He'd spoken to her-kindly, correctly-if they passed each other in the house. But she'd sensed him watching her. Not the way Julian watched, not with hot eyes and a smirk twisting his lips. But, she liked to think now, with a kind of longing.

In the weeks that went by she would come upon him often. He'd sought her out. She knew that now, prized that now, as he'd confessed it to her on their wedding night.

But it had really begun the evening of the ball. After the song had ended, he'd held her, just a moment longer. Then he bowed, as a gentleman bows to a lady. He kissed her hand.

Then, just as she thought it was over, that the magic would dim, he tucked the hand he'd kissed into the crook of his arm. Began to walk with her, to talk with her. The weather, the flowers, the gossip of the household.

As if they were friends, Abby thought now with a smile. As if it were the most natural thing in the world for Lucian Manet to take a turn in the garden with Abigail Rouse.

They'd walked in the garden many nights after that. Inside the house, where others could see, they remained master and servant. But all through that heady spring they walked the garden paths as young lovers, telling each other of hopes, of dreams, of sorrows and joys.

On her seventeenth birthday he brought her a gift, wrapped in silver paper with a bright blue bow. The enameled watch was a pretty circle dangling from the golden wings of a brooch. Time flew, he told her as he pinned the watch to the faded cotton of her dress, when they were together. And he would rather have his life wing by than spend it apart from her.

He'd gotten down on one knee and asked her to be his wife.

It could never be. Oh, she'd tried to tell him through the tears. He was beyond her reach, and he could have anyone.

She remembered now how he'd laughed, how the joy had burst over his beautiful face. How could he be beyond her reach when she had his hand in hers even now? And if he could have anyone, then he would have her.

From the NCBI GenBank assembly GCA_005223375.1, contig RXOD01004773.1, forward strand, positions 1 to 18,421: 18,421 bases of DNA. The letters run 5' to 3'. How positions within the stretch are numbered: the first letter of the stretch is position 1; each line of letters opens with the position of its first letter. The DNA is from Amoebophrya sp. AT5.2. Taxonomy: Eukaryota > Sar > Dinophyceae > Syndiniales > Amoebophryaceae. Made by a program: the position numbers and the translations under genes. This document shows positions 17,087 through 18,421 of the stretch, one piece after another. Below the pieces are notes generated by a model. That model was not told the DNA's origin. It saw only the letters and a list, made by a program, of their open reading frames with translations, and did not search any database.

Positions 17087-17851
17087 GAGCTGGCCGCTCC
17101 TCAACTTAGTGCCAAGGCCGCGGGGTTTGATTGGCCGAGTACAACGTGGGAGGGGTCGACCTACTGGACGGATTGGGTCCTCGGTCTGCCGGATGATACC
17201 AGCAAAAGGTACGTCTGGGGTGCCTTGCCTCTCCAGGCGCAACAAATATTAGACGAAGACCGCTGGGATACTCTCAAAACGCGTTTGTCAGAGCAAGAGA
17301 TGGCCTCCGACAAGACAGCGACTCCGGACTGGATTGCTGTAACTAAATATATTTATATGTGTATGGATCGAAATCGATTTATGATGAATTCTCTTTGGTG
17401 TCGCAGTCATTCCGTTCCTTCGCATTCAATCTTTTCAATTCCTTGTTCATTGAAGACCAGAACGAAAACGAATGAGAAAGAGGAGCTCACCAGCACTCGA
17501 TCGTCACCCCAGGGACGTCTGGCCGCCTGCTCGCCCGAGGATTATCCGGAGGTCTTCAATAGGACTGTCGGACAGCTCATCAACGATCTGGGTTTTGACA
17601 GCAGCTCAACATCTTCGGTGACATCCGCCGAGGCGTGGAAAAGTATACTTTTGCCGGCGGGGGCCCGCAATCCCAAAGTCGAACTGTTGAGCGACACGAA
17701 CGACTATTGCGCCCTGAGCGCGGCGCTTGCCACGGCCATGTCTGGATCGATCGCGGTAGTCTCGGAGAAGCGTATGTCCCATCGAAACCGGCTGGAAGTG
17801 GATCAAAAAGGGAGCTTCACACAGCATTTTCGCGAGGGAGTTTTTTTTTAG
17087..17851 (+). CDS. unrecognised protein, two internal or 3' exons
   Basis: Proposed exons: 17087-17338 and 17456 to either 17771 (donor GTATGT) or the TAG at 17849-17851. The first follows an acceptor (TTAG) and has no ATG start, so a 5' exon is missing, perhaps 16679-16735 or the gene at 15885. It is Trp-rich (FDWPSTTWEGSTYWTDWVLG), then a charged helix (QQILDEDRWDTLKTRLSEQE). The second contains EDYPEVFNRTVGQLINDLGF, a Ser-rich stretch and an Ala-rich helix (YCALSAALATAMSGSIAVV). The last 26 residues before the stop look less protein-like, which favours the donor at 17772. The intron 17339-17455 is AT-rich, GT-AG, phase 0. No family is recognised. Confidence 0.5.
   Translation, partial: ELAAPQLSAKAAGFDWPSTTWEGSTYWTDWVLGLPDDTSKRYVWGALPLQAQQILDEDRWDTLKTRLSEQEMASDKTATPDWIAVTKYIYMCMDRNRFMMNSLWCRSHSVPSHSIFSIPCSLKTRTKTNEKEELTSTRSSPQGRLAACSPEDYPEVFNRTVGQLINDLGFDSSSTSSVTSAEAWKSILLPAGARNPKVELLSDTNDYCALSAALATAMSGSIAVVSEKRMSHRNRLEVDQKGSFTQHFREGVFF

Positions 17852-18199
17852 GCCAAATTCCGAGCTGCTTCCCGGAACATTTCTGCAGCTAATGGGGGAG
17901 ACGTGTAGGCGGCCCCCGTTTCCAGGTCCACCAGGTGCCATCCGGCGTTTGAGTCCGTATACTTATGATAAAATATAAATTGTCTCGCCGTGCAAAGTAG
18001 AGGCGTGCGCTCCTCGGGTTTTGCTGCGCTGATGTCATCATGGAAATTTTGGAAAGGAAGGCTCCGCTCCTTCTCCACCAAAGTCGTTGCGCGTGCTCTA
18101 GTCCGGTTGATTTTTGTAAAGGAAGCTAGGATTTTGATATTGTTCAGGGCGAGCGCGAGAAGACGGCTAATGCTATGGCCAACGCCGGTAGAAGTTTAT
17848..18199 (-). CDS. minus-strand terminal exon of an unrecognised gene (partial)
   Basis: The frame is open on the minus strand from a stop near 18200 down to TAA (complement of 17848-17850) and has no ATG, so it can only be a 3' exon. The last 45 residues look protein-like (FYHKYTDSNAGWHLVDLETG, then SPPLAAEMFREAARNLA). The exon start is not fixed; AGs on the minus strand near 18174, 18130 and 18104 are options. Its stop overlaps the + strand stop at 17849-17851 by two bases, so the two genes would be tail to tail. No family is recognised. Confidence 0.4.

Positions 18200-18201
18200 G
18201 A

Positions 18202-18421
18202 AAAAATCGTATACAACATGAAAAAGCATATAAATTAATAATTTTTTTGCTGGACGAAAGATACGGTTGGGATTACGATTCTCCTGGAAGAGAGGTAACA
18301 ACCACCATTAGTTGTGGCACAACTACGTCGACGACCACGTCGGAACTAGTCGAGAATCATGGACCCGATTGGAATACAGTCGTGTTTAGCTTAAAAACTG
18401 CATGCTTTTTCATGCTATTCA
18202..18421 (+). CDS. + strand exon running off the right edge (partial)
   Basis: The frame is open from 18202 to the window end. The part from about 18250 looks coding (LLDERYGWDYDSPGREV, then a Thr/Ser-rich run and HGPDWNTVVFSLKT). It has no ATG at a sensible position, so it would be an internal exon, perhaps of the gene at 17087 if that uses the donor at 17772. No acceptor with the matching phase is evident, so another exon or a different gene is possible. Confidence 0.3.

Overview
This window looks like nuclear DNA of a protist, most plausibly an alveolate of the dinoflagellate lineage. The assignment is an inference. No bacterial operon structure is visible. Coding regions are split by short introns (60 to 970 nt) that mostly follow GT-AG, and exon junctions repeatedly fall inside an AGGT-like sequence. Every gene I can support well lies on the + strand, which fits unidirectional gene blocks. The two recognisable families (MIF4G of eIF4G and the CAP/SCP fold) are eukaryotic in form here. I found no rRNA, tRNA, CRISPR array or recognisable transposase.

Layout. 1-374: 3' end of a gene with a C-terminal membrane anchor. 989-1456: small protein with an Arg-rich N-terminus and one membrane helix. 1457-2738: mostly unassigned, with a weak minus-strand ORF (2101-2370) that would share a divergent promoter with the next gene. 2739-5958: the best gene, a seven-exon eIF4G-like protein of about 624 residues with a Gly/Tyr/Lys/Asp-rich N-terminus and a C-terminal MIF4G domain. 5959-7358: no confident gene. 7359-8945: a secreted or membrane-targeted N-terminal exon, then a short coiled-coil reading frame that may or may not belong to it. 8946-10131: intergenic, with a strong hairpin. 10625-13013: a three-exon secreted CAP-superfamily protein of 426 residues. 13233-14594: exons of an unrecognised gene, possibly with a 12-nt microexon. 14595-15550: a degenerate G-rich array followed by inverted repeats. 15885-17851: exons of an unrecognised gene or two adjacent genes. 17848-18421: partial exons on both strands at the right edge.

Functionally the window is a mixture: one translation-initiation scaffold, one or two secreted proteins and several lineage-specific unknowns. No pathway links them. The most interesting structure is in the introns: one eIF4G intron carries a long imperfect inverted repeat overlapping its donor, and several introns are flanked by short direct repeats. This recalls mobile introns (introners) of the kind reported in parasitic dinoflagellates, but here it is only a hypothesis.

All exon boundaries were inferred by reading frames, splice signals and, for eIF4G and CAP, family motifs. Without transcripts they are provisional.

"So now we have each other, and you," Abby whispered and shifted the drowsing baby to her shoulder. "And if his family hates me for it, what does it matter? I make him happy."

She turned her face into the soft curve of the baby's neck. "I'm learning to speak as they speak, to dress as they dress. I will never think as they think, but for Lucian, I behave as they behave, at least when it shows."

Content, she rubbed the baby's back and continued to rock. But when she heard the heavy footsteps on the stairs, the stumbling climb, she rose quickly. Her arms tightened in a circle of protection around the baby as she turned toward the crib.

She heard Julian come through the door and knew without seeing he would be drunk. He was nearly always drunk or on his way to becoming so.

Abby didn't speak. She lay the baby in the crib, and when Marie Rose whimpered restlessly, stroked her quiet again.

"Where's the nursemaid?" he demanded.

Still, Abby didn't turn. "I don't want you in here when you've been drinking."

"Giving orders now?" His voice was slurred, his balance impaired. But he was thinking clearly enough. Liquor, he'd always believed, helped clarify the mind.

And his was clarified when it came to his brother's wife. If Lucian had a thing-and what was a woman but a thing?-Julian wanted it.

She was small, almost delicate of build. But she had good strong legs. He could see the shape of them where the firelight in the nursery grate shimmered through her thin nightclothes. Those legs would wrap around him as easily as they did his brother.

Her breasts were high and full, fuller now since she'd had the whelp. He'd gotten his hands on them once, and she'd slapped him for it. As if she had a say in who touched her.

He closed the door at his back. The whore he'd bought that night had only whetted his appetite. It was time to sate it.